New legislation could boost solar energy and battery storage in CaliforniaMarch 31, 2017
California continues to set impressive solar energy records
California has been setting many renewable energy records in recent months. In February, the state finally broke its all-time solar energy record, generating nearly 8,800 megawatts of electrical power on a single afternoon. The record was beaten the following week, with solar energy production surpassing 9,000 megawatts. Not even 24 hours after this new record was set, it was beaten again. There is no doubt that solar energy is on track to play a major role in the state’s future, but California may need to diversify its energy focus in order to achieve environmental goals.
Legislation seeks to require utilities to focus on renewable energy
New legislation has been introduced in California that aims to create a “clean peak energy standard.” The legislation would require utilities to derive no less than 40% of their electricity from renewable sources during hours of peak demand. The requirement could have major implications for the renewable energy space, particularly where power storage is involved. Those supporting the legislation believe that it will encourage the development of efficient battery storage systems, allowing the state to make better use of the solar energy it generates.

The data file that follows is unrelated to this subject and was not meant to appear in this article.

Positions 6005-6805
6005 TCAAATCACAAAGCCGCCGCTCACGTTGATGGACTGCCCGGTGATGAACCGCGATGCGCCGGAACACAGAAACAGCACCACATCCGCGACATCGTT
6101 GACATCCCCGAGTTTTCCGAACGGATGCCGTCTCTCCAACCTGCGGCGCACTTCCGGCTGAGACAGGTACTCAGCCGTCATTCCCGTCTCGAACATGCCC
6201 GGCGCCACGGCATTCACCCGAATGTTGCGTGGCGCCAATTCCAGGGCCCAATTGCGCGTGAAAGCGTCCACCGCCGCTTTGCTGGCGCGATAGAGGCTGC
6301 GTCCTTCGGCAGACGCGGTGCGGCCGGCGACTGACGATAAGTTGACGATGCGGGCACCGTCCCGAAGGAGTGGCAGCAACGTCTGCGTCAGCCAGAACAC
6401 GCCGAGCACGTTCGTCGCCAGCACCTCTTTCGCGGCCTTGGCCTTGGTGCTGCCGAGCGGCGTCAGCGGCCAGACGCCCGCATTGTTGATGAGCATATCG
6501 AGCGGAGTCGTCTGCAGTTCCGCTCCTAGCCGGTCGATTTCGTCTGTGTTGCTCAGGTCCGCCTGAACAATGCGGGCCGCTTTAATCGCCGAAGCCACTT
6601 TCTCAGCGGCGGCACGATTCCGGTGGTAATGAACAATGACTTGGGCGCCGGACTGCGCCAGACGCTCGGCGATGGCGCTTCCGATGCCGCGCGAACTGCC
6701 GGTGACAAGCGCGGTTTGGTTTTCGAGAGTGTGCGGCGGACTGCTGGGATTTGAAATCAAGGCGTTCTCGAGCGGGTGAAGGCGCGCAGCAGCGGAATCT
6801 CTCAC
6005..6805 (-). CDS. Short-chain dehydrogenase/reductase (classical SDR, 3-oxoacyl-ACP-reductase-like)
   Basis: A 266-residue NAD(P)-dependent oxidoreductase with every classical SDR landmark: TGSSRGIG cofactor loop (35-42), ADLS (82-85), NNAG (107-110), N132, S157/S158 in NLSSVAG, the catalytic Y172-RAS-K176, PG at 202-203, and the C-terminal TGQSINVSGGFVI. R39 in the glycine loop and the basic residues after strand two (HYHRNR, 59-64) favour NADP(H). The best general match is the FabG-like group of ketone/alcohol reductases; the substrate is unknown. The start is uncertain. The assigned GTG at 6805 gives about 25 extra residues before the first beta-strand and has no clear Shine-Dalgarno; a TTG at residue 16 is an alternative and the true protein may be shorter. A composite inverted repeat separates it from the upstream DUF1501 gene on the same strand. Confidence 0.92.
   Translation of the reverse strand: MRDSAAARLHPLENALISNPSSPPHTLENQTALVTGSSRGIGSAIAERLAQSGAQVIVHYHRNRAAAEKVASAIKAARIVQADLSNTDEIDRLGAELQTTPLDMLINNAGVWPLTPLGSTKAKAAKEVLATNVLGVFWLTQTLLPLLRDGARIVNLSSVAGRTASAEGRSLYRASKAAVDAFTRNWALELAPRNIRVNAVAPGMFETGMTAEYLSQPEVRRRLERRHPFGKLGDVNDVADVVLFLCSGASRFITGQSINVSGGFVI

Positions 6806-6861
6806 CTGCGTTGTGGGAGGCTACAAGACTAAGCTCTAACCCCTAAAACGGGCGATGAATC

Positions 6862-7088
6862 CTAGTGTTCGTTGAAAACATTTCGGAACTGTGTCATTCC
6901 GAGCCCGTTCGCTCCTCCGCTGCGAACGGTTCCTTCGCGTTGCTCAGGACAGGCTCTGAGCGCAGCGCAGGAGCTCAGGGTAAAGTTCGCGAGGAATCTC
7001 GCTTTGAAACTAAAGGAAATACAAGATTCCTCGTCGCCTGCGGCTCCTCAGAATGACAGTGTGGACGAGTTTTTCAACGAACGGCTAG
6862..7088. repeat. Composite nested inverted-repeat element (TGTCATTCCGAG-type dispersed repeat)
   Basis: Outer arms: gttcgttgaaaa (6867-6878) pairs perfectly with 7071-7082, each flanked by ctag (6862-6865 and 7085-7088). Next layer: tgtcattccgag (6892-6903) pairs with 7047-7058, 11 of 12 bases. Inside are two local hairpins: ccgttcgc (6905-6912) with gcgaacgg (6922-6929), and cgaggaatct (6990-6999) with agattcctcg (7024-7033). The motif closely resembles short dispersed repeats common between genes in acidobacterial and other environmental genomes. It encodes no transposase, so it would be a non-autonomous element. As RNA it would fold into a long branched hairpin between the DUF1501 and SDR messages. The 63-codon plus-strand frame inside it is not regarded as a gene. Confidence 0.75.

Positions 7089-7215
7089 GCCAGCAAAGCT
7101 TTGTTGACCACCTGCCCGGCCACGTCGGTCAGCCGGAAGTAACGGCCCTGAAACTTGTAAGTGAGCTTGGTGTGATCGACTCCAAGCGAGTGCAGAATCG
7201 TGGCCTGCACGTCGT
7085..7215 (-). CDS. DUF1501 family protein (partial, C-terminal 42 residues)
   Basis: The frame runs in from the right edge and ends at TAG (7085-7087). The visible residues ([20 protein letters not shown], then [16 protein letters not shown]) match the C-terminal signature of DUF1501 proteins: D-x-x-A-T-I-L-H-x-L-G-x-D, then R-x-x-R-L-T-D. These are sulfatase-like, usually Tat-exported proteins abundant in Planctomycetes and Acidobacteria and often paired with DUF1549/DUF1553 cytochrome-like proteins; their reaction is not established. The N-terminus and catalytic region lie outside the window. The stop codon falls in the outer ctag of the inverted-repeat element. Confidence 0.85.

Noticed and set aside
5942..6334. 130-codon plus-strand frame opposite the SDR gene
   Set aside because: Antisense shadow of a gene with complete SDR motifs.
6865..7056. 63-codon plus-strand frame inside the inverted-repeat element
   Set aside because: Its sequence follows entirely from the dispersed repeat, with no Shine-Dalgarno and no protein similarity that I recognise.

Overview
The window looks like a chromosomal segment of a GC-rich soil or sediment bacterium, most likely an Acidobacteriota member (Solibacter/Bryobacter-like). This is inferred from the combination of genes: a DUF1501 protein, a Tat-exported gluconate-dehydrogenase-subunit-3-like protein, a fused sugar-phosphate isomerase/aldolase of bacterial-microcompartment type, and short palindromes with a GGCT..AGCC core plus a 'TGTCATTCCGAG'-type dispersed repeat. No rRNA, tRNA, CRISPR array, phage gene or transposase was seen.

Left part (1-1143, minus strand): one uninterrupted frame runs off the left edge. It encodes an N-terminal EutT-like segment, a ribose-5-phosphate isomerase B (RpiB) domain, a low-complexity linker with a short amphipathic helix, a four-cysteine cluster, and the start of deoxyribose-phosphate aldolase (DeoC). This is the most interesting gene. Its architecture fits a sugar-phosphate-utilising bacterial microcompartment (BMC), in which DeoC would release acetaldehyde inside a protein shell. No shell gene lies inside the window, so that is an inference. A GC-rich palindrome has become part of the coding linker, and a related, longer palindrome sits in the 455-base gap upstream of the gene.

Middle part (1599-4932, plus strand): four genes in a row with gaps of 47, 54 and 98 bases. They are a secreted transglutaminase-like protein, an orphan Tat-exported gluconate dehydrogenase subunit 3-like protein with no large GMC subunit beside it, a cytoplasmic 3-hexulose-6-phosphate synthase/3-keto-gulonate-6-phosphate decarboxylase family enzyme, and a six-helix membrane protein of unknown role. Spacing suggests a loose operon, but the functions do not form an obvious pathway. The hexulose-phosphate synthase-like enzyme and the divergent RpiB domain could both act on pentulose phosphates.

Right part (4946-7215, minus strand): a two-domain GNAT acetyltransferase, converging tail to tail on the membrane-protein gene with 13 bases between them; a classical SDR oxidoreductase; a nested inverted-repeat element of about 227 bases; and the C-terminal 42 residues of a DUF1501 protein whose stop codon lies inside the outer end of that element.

Solar energy will need to be supplemented in order for California to meet environmental goals
While solar energy is expected to benefit from the new legislation, other forms of renewable energy stand to gain as well. Notably, geothermal power plants and wind farms are not as susceptible to intermittency as solar energy is. Both geothermal and wind projects have the potential to generate electricity at all hours of the day, which would allow them to feed electricity into the state’s energy grid for storage and later use.
Focus on battery storage may not be the best option for California
While the legislation has gathered some support, it has also raised some concerns. California has committed itself to fighting climate change, but in order to do this effectively, the state will need to make aggressive efforts at reducing emissions and bolstering the use of renewable energy. Focusing heavily on battery storage solutions may not be the appropriate approach if the state wants to achieve its environmental goals, but this new legislation may simply be another step in helping the state become better prepared to use clean power.